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The vise is closing on savers.

After holding up nicely through the spring, interest rates on savings accounts and guaranteed investment certificates are on the decline. The timing couldn’t be worse for the people who will be pouring money into savings accounts in the months ahead.

“I’m expecting a surge into high rate savings accounts following the pandemic and economic crisis,” banking industry consultant David McVay said. “People are nervous about investing, particularly when the bulk of the money is with baby boomers and older. I expect more of a trend toward capital preservation and income over growth.”

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The shifting dynamics of the savings market put more onus than ever before on people to stop acting out of habit in their banking and find the best deals. A 2-per-cent return on savings – not a temporary teaser rate, but a regular rate – was still available as of mid-June. But most bank savings rates were near zero, and many alternative players have chopped their rates as well.

The shift of money into safe parking spots began in March, when the total amount in savings and chequing accounts jumped 10.6 per cent on a year-over-year basis to $886-billion, according to Mr. McVay. Stocks rocketed back from the March crash, but the dramatic drop last week is a reminder that we aren’t done with volatility.

The aftermath of the 2008-09 financial crisis suggests a lot more money is headed into safe havens. Mr. McVay said deposits in savings and chequing accounts surged by 35 per cent in January, 2009, several months after stocks began falling.

If we see a similar lag in 2020, the flood of money into savings could peak months from now. What might rates look like by then? Maybe 1.5 per cent at best, Mr. McVay speculated. What we do know is that most banks will be far below that level.

Savings rates generally track the Bank of Canada’s overnight rate, which has been peeled back to 0.25 per cent from 1.75 per cent before the pandemic. But there are other factors that go into rate-setting, including a bank or credit union’s need for deposits that can be turned around and lent to customers via mortgages.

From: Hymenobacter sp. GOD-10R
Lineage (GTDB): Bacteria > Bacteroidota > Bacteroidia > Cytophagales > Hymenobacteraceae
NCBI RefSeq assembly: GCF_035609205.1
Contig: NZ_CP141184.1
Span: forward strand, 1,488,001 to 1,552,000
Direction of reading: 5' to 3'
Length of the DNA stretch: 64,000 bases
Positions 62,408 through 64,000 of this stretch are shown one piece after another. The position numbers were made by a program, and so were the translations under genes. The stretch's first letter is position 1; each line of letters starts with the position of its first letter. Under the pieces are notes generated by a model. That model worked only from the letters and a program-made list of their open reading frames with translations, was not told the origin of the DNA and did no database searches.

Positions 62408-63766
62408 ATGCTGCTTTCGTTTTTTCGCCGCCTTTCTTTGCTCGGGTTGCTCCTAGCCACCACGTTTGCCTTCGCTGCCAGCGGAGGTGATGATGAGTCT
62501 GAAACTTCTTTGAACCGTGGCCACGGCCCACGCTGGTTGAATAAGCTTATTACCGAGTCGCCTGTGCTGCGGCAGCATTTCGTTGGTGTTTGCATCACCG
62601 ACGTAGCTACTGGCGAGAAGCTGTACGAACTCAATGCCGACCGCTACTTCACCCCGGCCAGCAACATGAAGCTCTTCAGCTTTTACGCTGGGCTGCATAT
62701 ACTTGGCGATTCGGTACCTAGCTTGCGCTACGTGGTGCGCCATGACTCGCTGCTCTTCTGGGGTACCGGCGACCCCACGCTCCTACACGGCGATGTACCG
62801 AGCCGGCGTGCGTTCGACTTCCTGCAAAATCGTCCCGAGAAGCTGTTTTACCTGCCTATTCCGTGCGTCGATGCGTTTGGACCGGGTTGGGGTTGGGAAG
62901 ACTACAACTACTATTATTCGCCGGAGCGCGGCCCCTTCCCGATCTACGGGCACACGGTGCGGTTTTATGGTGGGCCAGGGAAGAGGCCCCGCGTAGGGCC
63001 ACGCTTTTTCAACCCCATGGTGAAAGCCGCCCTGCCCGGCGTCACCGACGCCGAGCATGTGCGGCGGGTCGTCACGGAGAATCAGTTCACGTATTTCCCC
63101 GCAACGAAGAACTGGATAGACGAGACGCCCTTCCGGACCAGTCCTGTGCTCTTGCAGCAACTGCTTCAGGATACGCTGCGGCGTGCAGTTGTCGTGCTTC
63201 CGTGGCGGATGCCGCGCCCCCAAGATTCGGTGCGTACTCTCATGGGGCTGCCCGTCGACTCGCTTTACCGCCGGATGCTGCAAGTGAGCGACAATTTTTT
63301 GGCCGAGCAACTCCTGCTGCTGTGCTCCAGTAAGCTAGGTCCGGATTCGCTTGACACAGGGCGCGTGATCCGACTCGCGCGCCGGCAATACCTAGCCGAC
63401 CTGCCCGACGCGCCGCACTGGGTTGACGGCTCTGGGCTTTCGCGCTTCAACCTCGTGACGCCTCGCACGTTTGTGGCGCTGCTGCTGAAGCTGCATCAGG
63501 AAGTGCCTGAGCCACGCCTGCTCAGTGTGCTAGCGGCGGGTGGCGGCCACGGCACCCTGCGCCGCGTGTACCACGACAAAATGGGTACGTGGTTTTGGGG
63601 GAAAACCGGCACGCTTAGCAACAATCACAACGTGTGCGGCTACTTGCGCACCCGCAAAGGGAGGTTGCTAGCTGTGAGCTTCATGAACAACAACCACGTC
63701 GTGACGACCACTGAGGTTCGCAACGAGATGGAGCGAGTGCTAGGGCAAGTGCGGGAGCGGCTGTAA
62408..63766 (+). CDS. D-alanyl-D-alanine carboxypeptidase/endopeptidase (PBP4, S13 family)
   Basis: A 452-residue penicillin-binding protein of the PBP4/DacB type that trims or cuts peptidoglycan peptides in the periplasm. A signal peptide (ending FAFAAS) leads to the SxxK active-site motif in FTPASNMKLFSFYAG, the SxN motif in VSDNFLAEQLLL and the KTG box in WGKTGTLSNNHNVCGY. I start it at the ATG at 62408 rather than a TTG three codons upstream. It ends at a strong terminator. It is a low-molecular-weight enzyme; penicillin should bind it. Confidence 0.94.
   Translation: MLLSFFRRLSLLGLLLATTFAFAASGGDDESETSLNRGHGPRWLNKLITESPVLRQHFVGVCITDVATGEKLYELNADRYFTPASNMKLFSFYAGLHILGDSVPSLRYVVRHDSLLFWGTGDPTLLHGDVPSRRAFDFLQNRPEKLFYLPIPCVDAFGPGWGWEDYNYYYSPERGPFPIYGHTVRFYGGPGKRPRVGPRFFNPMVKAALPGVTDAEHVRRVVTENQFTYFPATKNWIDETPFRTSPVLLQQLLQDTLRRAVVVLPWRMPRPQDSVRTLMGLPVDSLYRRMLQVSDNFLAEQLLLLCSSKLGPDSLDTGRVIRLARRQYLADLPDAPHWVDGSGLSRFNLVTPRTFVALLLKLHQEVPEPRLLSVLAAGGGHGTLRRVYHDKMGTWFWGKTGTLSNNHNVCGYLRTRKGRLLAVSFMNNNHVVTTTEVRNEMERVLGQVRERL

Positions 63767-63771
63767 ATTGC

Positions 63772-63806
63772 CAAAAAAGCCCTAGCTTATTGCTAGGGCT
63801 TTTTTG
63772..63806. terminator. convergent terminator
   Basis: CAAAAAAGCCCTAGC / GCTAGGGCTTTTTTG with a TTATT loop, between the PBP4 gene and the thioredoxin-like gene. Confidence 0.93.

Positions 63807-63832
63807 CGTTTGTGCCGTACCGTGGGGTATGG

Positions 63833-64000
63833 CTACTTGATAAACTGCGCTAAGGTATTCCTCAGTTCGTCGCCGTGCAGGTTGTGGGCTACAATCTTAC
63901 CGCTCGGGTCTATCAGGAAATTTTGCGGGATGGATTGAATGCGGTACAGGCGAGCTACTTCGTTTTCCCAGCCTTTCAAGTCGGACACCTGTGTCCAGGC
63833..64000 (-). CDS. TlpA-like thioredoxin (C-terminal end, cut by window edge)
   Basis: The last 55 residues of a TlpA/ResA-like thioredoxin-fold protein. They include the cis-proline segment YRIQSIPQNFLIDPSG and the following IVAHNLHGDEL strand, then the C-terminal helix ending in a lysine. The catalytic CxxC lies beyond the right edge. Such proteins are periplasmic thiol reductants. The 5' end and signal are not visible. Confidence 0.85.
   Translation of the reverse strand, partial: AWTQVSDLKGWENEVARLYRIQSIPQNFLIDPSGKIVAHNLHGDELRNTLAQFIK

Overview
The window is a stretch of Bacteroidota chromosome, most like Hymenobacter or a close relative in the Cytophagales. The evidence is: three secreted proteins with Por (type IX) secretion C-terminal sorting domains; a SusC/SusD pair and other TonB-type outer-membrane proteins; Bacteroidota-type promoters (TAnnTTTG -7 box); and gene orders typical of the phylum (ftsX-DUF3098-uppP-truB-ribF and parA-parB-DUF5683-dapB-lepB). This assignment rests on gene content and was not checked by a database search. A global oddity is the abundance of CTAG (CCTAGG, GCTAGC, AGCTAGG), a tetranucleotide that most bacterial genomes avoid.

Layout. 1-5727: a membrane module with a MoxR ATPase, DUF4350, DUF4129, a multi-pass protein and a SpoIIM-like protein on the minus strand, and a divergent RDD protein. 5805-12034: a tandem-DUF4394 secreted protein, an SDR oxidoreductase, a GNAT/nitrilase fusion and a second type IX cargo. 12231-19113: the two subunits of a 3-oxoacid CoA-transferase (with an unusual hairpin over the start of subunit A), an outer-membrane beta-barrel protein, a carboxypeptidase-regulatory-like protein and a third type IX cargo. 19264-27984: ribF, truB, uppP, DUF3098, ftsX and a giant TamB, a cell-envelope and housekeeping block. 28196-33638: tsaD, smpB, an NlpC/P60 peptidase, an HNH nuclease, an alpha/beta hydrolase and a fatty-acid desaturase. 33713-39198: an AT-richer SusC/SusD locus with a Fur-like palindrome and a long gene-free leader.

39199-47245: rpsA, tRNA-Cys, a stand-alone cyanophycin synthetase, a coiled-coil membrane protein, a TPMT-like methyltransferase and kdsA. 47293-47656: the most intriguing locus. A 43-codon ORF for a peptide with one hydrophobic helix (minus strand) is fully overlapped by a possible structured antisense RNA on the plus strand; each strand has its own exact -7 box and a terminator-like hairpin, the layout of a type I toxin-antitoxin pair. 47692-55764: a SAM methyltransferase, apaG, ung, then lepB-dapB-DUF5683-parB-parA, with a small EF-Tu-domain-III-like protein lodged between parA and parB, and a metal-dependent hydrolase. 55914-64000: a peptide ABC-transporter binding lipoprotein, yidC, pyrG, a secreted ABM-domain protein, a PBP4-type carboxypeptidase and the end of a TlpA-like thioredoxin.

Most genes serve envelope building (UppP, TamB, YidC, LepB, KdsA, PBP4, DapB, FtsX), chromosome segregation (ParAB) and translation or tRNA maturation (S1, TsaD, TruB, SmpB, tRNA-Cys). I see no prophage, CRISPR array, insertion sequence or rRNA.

The website for the online bank Tangerine tells the sad story of falling rates for savers. The bank’s historical rates chart shows a gradual decline to 0.25 per cent from 1.1 per cent at the beginning of the year. The institutions at 2 per cent or slightly more as of June 15 were Bridgewater Bank, EQ Bank, LBC Digital (part of Laurentian Bank of Canada), MAXA Financial, Motive Financial and Peoples Trust.

GIC rates are falling fast as well. A small and declining number of banks, trusts and credit unions offer 2 per cent for one year and the best five-year rates were between 2 per cent and 2.3 per cent.

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Mr. McVay said some banks are using temporary teaser rates to defend their market share in savings deposits. Example: Royal Bank of Canada will pay 2.25 per cent for three months and 1 per cent for three months thereafter when you open an RBC High Interest e-Savings Account. RBC’s base rate was 0.05 per cent.

If you’re willing to invest the time to surf for the best deals, then use these offers for sure. But only about 10 per cent to 20 per cent of an online bank’s clients were rate switchers before the pandemic, Mr. McVay said. You play right into a bank’s hands if you grab the teaser rate and then stick around after the rate falls to normal.

Another way banks offer a semblance of decent rates is with savings accounts that offer a weak base rate plus bonus rates if you make a deposit or at least don’t withdraw money. Example: Bank of Montreal’s Savings Builder Account, where the base rate is 0.05 per cent and there’s a bonus rate of up to 0.7 per cent when you add at least $200 a month to your balance.

Let’s be clear about savings – the rate of return is not as important as the mere fact that you have money put away safely for the unexpected. It is not a fail to earn little or nothing on your savings, just a missed opportunity to claw out a small advantage for yourself in these uncertain times.

Stay informed about your money. We have a newsletter from personal finance columnist Rob Carrick. Sign up today.

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